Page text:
Number of cuts come just two weeks before Q4 results to be announced.
The Toronto Star is putting its internship programs on indefinite hiatus and making a number of other cuts, two weeks before Torstar’s fourth quarter results are due to be announced.
Torstar spokesperson Bob Hepburn confirmed that the program is being suspended “for now.” “We have not completely killed the program,” he said. “We have to assess what the business conditions are.” The current cohort of interns will finish their terms. While the 2018-2019 internship openings were posted, no interviews had been conducted.
A memo sent to Toronto Star union members by their Unifor 87-M local executives said that Torstar wants input on how the newsroom can now continue to cover the “breaking news/enterprise department.”
“Options the company has mentioned range from permanent “reassignments” to rotating 10 or so reporters through the department on a three-month basis,” the memo reads.
Journalism students will continue to be hired to work in paid positions in the Toronto Star’s radio room, Hepburn said.
The Star’s internship programs included a one-year paid internship and a paid summer program. Alumni and journalists took to Twitter to express their concerns over the program’s suspension.
This internship program is (was) absolutely the foot in the door and training ground for lots of Canada’s talented journalists – many of whom went on to get jobs at @TorontoStar & break stories for them on the reg. https://t.co/SQ0tALUDh3
— Sarah Boesveld (@sarahboesveld) February 13, 2018
This is terrible news for young journalists across Canada. The internship taught me so much in such a short time and has helped so many talented people in the early stages of their career. #cdnmedia https://t.co/1TPRv3J9uT
— Dan Taekema (@DanTaekema) February 13, 2018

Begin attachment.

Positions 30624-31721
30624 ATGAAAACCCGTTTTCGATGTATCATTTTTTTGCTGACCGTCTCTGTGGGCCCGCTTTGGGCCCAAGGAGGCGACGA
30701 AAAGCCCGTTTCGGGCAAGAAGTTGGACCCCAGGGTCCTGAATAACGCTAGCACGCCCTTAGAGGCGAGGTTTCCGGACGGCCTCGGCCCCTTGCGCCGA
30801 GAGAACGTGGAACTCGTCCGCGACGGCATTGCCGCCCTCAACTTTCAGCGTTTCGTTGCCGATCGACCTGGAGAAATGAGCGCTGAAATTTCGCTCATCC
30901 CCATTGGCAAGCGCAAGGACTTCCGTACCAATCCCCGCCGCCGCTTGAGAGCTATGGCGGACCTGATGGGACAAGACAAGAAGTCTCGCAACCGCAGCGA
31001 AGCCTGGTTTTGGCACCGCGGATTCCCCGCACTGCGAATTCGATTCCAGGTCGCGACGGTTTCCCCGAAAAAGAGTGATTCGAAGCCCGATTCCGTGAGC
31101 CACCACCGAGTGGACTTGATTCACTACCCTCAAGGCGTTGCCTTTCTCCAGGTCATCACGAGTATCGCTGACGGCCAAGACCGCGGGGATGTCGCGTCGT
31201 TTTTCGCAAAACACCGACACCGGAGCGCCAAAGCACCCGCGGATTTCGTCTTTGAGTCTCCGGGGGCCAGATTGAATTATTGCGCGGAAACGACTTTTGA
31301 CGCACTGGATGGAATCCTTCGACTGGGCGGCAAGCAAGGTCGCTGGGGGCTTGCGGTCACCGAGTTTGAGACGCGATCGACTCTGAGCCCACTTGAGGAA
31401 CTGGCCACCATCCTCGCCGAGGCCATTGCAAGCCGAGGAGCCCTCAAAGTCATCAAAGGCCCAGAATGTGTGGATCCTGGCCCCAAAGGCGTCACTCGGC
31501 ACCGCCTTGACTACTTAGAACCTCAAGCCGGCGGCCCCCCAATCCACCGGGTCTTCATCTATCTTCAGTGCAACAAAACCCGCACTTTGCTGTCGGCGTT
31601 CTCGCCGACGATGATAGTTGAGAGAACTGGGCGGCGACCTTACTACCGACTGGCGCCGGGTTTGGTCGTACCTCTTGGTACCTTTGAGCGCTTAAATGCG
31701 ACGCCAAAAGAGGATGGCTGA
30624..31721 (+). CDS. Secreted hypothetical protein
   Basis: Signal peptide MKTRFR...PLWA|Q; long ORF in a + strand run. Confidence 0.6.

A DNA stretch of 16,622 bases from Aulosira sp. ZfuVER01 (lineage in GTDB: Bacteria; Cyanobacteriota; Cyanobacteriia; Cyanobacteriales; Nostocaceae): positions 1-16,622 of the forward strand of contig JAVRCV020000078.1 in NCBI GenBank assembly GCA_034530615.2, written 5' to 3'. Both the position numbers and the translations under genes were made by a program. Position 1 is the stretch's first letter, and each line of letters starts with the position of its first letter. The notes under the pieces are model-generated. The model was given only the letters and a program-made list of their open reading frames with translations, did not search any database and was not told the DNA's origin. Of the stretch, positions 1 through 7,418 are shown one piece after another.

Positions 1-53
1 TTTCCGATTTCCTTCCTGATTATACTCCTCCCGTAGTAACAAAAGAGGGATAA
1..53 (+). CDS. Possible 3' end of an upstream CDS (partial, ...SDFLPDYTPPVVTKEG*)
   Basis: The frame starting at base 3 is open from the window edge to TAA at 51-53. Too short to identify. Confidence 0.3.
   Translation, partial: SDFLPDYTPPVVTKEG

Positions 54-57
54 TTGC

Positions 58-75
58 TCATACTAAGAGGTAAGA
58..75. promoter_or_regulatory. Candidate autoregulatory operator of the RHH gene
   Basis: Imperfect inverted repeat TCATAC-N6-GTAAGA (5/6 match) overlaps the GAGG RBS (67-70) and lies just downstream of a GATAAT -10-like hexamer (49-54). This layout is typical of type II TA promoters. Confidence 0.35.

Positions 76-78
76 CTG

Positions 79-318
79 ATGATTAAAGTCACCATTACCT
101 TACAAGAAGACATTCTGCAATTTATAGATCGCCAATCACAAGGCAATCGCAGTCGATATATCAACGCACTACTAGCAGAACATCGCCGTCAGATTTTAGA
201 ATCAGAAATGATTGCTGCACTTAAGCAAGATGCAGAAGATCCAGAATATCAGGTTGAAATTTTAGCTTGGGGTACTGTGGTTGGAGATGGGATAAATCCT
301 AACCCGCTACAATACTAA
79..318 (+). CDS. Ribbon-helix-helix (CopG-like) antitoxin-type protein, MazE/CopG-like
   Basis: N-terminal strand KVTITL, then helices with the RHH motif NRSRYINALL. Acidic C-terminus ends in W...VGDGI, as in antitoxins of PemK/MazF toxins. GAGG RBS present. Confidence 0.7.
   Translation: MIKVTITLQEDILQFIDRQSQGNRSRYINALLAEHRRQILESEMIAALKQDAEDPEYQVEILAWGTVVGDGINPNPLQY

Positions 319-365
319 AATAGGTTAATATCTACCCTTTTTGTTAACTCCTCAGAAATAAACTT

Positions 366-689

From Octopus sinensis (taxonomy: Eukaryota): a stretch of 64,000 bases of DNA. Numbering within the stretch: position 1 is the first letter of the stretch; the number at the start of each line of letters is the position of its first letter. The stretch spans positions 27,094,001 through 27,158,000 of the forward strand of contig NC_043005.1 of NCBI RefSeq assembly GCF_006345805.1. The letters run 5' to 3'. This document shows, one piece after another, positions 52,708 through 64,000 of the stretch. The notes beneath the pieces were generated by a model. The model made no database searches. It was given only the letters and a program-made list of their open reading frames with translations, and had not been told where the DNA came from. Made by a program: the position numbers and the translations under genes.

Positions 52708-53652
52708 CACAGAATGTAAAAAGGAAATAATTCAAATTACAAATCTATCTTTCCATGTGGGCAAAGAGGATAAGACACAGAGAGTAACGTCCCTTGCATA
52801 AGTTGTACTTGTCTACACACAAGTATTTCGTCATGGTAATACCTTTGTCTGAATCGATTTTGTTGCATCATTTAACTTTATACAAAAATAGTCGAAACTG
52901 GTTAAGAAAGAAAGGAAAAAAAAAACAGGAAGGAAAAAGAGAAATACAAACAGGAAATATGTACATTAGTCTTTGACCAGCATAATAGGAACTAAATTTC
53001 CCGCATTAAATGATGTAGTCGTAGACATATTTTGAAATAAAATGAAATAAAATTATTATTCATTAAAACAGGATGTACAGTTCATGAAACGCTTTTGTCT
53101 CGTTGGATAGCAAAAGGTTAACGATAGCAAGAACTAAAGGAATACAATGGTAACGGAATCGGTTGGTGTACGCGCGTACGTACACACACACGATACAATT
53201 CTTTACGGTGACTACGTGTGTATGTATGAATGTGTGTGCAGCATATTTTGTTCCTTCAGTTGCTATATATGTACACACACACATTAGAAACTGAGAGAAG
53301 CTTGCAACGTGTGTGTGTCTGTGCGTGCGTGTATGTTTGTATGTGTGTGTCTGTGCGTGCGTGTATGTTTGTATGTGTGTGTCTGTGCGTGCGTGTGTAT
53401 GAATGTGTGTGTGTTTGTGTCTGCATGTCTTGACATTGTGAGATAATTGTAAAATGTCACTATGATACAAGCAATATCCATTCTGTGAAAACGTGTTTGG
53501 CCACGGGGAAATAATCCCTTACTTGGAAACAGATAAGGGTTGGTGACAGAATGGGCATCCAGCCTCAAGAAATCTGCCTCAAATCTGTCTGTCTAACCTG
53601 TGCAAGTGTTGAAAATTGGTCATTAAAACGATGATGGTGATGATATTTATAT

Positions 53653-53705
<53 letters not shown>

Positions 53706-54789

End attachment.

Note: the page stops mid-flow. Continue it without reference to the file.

Awful news, and I hope this is temporary. As someone who didn't go to j-school, the training I got as a Star intern was invaluable. https://t.co/SALTE77L4O
— Tamara Khandaker (@anima_tk) February 13, 2018
This is incredibly sad news. I owe my career to the Star's internships. https://t.co/5ZxFSiE70z
— Oliver Sachgau (@sachgau) February 13, 2018
Wow. For context: the Star's internship program is among the country's most prestigious and historically well-staffed https://t.co/NBNbJyBtVE
— Josh O'Kane (@joshokane) February 13, 2018
The budgets for travel for reporters and freelance work has also been reduced. “We’re looking at every where we can make savings,” says Hepburn.
Hepburn says they are not making any cuts to full-time editorial staff, however, the union memo does state buyout packages will be discussed with staff. “We’re always reviewing where we are at,” said Hepburn.
Hepburn said that business pressures not unique to the Toronto Star resulted in this week’s cuts. “We’re faced with declining advertising revenues, and so we’ve had to make some difficult decisions, not only in editorial but across the company,” said Hepburn. While they are always looking for ways to control costs, Hepburn is not aware of any other cuts at other Torstar outlets this week.
Toronto Star’s union members will meet on Feb. 15, 2018 to discuss the cuts. Unit chair Melissa Andrews has not yet responded to J-Source’s request for comment on this story.
Torstar will announce their fourth quarter results on Feb. 28, 2018. Torstar saw a net loss of $6.6 million in its third quarter this year, and had cut 220 positions as of Sept. 30, 2017, according to The Canadian Press. In November 2017, Torstar announced a massive deal with Postmedia that saw 41 newspapers swapped between the two companies. Of the 17 newspapers acquired by Torstar, 13 were shuttered immediately.
This story will be updated as details become available.